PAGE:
'Gino and the Rat' sounds like a good title for an age 4-8 story book, but followers of celeb events in the UK will realize immediately that we are dealing instead with an incident important enough to make it onto the main news bulletins. Rumour started spreading yesterday that TV chef and winner of I'm a Celebrity Get Me Out of Here Gino d'Acampo was in jail for the terrible crime of killing a rat. Immediately the political correctness hackles rose. After all, rats are vermin. Killing a rat is our right - and in his case he killed it to eat it, so it's doubly okay.
When the initial panic settled down it turned out that the effervescent Gino was not in jail at all, but on his way back home to the UK. However the Australian authorities were considering charges. Still enough to get those hackles up? I'm not sure. In fact, once you look beyond the over-reaction, it's a good spotlight to throw on the nature of reality TV shows.
On the one hand, what d'Acampo did doesn't seem particularly bad. After all, I'm sure those same Australian authorities merrily poison rats, as a result of which they die a much more horrible death than the rat that became supper in camp. But when we defend the TV company (and it's the TV company that's at fault, not d'Acampo) we are falling for an illusion. The illusion that these people are out in the wild, dealing with the wild animals they face.
Instead what we're talking about is a bunch of celebrities on a TV set. Okay, it's an open TV set, but it's not the wild. Specifically, the encounter with the rat took place when a group of celebrities had been sent to an intentionally down market second camp. And the chances are high that the rat was there because the TV company put it there. So rather than a chance encounter with wild game, what we have is a TV set to which an animal (quite possibly bred in captivity) has been introduced for a celebrity to kill. Suddenly it doesn't sound right.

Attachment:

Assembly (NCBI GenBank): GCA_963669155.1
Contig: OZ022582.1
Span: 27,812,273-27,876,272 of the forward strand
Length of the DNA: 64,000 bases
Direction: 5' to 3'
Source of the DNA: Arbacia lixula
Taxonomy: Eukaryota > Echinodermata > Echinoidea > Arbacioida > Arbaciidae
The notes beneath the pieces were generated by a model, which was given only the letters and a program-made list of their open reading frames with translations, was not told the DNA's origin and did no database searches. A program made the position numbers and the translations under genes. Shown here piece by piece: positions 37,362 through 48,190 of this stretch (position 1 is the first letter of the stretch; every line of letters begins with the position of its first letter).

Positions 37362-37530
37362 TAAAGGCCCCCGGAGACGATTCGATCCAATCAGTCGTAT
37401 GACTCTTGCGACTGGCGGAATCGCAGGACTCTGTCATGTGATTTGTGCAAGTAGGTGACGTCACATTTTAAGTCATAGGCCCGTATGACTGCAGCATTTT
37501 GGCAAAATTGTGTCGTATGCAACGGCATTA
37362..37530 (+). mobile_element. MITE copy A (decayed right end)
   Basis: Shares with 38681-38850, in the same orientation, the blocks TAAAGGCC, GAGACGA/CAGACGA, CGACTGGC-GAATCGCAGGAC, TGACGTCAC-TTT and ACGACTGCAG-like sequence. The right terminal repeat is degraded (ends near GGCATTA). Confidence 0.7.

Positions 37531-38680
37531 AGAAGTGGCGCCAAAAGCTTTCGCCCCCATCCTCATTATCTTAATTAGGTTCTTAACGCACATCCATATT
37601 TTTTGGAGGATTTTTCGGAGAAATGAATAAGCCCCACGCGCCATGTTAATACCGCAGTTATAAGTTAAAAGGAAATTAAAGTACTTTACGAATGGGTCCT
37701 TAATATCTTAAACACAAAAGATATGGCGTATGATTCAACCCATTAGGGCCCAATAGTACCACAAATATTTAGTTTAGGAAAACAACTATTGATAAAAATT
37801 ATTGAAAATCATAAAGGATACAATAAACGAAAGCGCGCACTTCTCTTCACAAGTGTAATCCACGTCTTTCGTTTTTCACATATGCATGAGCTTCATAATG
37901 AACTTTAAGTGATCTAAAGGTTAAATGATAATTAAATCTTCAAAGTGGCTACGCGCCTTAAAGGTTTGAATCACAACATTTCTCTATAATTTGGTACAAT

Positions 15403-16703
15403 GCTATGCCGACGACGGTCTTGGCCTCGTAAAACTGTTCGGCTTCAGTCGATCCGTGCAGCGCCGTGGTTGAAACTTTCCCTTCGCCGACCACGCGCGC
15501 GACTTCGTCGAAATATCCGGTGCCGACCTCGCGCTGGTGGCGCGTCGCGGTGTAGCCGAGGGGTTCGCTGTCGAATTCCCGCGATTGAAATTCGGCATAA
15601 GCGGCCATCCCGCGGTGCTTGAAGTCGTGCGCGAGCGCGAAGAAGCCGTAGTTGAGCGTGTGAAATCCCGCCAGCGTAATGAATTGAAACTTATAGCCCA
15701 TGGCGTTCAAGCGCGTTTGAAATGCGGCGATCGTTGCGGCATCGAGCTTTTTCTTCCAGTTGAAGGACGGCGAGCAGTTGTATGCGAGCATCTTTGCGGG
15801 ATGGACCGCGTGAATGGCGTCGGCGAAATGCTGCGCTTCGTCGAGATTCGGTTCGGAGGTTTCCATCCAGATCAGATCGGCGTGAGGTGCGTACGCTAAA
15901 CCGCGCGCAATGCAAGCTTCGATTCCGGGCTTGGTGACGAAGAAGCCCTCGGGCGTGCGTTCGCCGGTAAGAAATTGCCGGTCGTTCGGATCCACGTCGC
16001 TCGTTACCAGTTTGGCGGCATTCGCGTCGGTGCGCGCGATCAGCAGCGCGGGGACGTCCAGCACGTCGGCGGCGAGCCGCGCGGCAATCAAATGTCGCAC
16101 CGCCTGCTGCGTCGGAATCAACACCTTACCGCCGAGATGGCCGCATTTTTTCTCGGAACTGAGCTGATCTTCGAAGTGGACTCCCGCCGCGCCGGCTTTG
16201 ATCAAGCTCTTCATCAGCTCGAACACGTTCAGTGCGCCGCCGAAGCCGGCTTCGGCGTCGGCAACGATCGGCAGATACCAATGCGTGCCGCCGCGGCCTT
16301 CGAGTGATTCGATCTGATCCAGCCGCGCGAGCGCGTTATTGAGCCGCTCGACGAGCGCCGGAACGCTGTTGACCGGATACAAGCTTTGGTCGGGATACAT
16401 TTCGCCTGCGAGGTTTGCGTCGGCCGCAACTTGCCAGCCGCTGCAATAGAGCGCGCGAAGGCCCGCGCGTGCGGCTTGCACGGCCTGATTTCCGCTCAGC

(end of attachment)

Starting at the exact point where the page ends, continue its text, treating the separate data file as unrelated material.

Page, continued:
I'm not a rabid animal rights person. I'm a meat eater, and I accept what that implies. But in a civilized society I expect people not to hurt animals for entertainment. There's rather too much of this on the programme. It started with horses, clearly distressed, being forced to swim across a river with people on their backs. It continues with a whole range of 'jungle critters' from bugs and spiders to rats and eels being trampled on, kicked, rolled on and generally damaged in the 'bush tucker trials'. The rat incident just brings it to a head.
Fine, let your celebrities abuse themselves for entertainment - but there's no need to make other living things suffer in the process. I have nothing against people killing rabbits, pigeons or rats to eat them. But there's a difference between going out in the countryside with a shotgun and stabbing a rat that has been dropped onto a film set by the crew.